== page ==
Erfenismaand-toespraak in die Vrystaatse Wetgewer

2015-09-22
Wouter Wessels

By definition it is the full range of our inherited traditions, monuments, objects and culture. We have natural heritage which include fauna and flora. Then there is cultural heritage – the legacy of physical artefacts and intangible attributes of a group, community or society.

South Africa is a community of communities. We are a diverse country with a diverse heritage and a past filled with turmoil - colonialism, imperialism, wars, the Difaqane and apartheid. But also a past of achievements and survival amidst dire circumstances.

A group’s heritage is critical to its identity, as without a past there is no future.

2015 sal onthou word as ʼn jaar van polarisering op grond van erfenis, taal en kultuur. In April het die EFF mense aangehits om alle Afrikaner-standbeelde en -monumente te vandaliseer en af te breek. By universiteite, skole en kolleges is daar tans heftige debatte oor Afrikaans as ʼn taal van onderrig. By Elsenberg-landboukollege het persone wat deur die EFF aangehits is, gewelddadig geraak en studente aangerand.

Ons is beslis vandag verdeeld.

Hoe moet dit hanteer word?

Een opsie is om slegs een deel van ons geskiedenis te erken. Ons sien dit reeds in die voorgeskrewe geskiedenissillabus van skole waar ʼn eensydige vertolking geld.

ʼn Ander opsie is om alle kulturele erfenis uit te vee en af te breek en dan dalk ʼn gemene erfenis in die vorm van ons natuurskoon te ontwikkel. Of dalk geld Homo Naledi as gemeenskaplike erfenis – alhoewel daar baie verdeeldheid daaroor is. Of dalk moet ons sosiale sameklewingsfaktor sport wees, maar ons kan nie van een sportbyeenkoms na die volgende beweeg en dink ons is ʼn gesonde nasie nie. (En ons verloor teen Japan!) Hierdie opsie ignoreer diversiteit.

ʼn Derde opsie is ʼn inklusiewe benadering. ʼn Wen-wen oplossing waar diversiteit nie as probleem gesien word nie, maar bestuur word.

It is a huge mistake for a regime to attempt to rewrite history or erase history. Remember: governments change.

Take for example Great Britain: You will today find statues of Cromwell who overthrew the monarchy and next to him of Charles I who he had beheaded. Also, go to our parliament in Cape Town where the Afrikaner regime left the statue of Queen Victoria under whose reign Afrikaner people suffered, died in concentration camps and farms were burnt down. Even Robert Mugabe said the grave of Cecil John Rhodes should be left as it is a reminder of the past.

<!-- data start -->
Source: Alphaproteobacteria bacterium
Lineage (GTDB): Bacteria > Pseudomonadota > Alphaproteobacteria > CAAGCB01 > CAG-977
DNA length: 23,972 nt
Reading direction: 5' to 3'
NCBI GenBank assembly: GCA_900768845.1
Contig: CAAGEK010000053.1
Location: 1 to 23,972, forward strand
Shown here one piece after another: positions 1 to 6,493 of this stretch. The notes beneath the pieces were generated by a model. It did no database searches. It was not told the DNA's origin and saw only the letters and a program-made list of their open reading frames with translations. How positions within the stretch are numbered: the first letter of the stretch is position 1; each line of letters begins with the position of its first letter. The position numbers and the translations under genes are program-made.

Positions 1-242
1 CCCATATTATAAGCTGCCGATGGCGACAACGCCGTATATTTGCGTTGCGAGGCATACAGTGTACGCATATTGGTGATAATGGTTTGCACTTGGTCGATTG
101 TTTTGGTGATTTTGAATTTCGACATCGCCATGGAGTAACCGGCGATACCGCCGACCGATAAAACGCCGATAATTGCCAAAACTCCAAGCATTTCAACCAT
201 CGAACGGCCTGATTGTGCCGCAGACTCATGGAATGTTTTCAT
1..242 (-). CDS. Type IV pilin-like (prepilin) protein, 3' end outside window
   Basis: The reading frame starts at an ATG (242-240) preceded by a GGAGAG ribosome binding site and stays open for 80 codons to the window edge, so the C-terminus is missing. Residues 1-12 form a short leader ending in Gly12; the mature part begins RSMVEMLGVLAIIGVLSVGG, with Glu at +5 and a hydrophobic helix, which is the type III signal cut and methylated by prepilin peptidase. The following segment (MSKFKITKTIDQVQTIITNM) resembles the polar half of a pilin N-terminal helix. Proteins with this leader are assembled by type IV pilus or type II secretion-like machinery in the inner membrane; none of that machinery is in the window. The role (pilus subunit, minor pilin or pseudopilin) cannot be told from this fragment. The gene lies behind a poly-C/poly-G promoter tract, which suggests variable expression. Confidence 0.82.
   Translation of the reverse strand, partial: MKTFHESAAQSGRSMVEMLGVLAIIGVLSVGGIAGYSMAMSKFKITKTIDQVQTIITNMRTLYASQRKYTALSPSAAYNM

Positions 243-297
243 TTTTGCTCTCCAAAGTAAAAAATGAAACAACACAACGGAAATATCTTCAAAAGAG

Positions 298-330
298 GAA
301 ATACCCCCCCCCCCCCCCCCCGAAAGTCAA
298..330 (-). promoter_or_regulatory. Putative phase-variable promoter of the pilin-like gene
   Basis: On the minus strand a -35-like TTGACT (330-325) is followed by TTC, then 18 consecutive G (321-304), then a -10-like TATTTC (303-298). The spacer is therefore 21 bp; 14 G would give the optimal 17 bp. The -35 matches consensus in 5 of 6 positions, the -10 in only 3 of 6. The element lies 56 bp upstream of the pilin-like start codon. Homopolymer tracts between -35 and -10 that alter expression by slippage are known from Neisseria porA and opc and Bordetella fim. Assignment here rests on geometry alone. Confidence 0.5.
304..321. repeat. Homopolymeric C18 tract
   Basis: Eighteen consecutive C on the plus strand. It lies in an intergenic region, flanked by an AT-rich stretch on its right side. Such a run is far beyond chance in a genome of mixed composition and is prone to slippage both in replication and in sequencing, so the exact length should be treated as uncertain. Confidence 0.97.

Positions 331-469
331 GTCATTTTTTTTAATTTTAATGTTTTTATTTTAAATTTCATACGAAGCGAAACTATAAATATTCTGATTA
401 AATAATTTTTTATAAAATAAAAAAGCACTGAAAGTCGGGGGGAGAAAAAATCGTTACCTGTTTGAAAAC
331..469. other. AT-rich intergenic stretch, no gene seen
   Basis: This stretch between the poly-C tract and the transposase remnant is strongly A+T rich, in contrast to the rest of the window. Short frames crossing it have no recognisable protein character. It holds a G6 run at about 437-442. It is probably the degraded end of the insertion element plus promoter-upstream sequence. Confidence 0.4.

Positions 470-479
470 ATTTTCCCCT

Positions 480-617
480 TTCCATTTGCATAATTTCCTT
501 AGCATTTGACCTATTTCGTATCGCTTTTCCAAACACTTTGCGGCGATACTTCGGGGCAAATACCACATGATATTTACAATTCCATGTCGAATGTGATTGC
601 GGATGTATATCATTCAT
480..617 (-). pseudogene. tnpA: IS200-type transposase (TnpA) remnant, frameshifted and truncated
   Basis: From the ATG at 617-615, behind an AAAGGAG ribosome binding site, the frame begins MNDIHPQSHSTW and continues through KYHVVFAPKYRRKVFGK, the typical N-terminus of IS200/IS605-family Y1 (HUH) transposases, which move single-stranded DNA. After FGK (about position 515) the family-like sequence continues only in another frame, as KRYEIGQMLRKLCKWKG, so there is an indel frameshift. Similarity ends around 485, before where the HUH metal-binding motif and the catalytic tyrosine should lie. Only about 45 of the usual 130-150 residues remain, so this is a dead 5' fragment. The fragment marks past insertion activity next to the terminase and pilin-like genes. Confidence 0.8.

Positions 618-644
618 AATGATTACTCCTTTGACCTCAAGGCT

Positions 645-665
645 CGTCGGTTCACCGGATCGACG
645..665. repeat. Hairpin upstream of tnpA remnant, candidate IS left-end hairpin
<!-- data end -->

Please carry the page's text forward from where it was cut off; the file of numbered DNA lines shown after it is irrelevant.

A responsible approach for a regime is to add, rather than erase and destruct. Taking away can never be regarded as transformation.

To build a better future, we need to be cognisant of our past – the good, the bad, the mistakes and the successes.

Our diversity – including languages and heritage – does not have to be a dividing factor. Unity in diversity is possible when we acknowledge diversity and acknowledge differences.

Nation building and social cohesion cannot be forced. In dictatorships such forceful national pride is attempted but fail. In a true democracy everybody must agree to the nation building recipe.

The former government could not force Mr Mandela to change his thinking. Likewise the current government cannot force a shared heritage and social cohesion by excluding minorities and not acknowledging their contributions and heritage.

We often hear, “South Africa belongs to all who live in it – black and white”, but one sided name changes of non-offensive names, only for the sake of political gain, divide.

Let us bring the words of the preamble to our constitution, to live:

“We, the people of South Africa, recognise the injustices of our past, honour those who suffered for justice and freedom in our land, respect those who have worked to build and develop our country, and believe that South Africa belongs to all who live in it, united in our diversity.”

Speaker, let us learn from the past, be reminded of the mistakes in order not to repeat such, acknowledge positive contributions, live in the present and focus on the future.